A federal judge ruled this week that Georgia does not have to replace its electronic voting machines with machines that create paper records before the election in November. In her ruling, though, the judge noted she’s “gravely concerned” about Georgia’s slow pace in addressing electronic voting vulnerabilities. Here & Now’s Jeremy Hobson talks with Marian Schneider, president of Verified Voting, a nonpartisan nonprofit that advocates for accurate and verifiable elections, about those vulnerabilities and how secure electronic voting machines are.
On her opinion of the judge’s ruling in Georgia: “I do think that it’s a significant decision, but I think that the judge was concerned about the amount of time before the election, that there wasn’t enough time to smoothly implement paper ballots. “There’s only seven weeks between now and the election, and the early voting would start soon, too. So I think that was a greater concern for the court, but I think the judge made a lot of very significant findings about the vulnerabilities that are present in paperless computer systems that count our votes.”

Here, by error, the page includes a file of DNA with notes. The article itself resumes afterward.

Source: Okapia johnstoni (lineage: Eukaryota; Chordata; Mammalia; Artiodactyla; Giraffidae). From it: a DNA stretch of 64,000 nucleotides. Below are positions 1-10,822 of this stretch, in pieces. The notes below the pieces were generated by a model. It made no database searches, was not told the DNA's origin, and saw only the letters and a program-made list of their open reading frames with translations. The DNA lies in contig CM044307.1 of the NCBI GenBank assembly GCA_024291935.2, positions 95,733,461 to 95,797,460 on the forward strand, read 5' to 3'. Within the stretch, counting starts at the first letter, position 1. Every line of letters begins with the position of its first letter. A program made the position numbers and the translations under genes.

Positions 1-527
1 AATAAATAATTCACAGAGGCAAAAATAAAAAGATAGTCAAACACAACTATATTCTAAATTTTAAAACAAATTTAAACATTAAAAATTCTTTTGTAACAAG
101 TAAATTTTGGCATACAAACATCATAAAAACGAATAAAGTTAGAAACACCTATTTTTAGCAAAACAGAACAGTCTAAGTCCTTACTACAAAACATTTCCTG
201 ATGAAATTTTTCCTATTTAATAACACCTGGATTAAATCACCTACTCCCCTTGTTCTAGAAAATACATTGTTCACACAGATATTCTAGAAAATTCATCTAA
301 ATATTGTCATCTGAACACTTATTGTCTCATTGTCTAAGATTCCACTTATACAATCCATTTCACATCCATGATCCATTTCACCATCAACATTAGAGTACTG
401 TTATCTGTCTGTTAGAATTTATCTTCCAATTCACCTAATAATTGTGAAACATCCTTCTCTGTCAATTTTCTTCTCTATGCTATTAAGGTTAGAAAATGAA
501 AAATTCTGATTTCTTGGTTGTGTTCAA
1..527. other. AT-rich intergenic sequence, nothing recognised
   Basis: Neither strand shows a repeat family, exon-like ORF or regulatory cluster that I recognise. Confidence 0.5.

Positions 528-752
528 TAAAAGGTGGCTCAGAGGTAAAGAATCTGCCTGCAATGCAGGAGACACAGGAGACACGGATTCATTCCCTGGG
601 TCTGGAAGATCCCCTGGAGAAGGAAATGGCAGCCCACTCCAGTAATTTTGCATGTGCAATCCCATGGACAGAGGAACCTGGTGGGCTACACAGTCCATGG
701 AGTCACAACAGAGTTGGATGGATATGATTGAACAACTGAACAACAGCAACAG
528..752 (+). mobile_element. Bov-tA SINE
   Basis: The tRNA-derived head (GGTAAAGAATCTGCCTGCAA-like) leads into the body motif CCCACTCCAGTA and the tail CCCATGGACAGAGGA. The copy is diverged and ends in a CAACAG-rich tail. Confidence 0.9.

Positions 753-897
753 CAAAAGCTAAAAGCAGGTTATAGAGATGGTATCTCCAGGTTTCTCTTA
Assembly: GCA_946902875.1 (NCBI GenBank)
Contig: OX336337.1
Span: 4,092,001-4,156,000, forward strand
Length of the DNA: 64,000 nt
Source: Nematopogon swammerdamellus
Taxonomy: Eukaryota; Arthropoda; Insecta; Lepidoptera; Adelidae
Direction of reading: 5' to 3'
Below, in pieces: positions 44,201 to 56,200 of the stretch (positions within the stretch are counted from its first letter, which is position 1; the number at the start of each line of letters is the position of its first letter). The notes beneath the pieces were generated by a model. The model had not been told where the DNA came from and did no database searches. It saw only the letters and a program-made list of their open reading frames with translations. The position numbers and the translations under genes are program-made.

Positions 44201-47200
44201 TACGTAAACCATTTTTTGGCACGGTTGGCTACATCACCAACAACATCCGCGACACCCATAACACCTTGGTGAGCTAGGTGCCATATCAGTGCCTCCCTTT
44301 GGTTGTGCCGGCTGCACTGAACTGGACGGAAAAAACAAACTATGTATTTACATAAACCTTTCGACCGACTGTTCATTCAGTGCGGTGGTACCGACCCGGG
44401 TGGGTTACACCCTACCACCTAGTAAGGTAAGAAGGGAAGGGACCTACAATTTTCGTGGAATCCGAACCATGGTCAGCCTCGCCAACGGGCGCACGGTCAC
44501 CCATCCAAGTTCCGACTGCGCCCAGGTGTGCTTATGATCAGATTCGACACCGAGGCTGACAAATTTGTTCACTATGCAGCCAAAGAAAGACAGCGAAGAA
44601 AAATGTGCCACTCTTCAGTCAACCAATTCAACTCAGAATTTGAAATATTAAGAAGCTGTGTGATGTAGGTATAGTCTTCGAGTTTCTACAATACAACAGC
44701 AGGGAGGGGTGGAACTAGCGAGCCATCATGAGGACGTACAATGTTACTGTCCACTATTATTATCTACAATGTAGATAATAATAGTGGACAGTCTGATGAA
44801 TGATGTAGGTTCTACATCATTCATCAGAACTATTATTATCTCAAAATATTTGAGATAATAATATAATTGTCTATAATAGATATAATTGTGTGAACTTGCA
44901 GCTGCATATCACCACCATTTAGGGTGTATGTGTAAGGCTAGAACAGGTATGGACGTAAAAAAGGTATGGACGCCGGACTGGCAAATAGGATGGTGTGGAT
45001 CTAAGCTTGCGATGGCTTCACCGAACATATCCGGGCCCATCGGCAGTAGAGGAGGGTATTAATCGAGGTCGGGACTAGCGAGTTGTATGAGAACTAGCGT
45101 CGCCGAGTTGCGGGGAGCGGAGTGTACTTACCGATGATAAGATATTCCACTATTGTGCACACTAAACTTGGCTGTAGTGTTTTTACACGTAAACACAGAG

… On what her ideal voting system would look like: “A computer, like an optical or digital scanner … and the ballot is marked either with a pen or a pencil or with a ballot marking device that has accessibility features for voters who can’t use a pen or pencil, and then that ballot is scanned and tabulated, and it’s retained in the voting system, if necessary for a recount and definitely for an audit.
“It’s not enough just to have the paper ballot. You have to actually look at it after the fact and check to make sure the software has worked properly, and that’s a very important concept, is that we rely on the software, we leverage the technology to make our lives easier, but then we have to check and make sure it worked properly.”
Full Article: How Vulnerable Are Electronic Voting Machines? | Here & Now.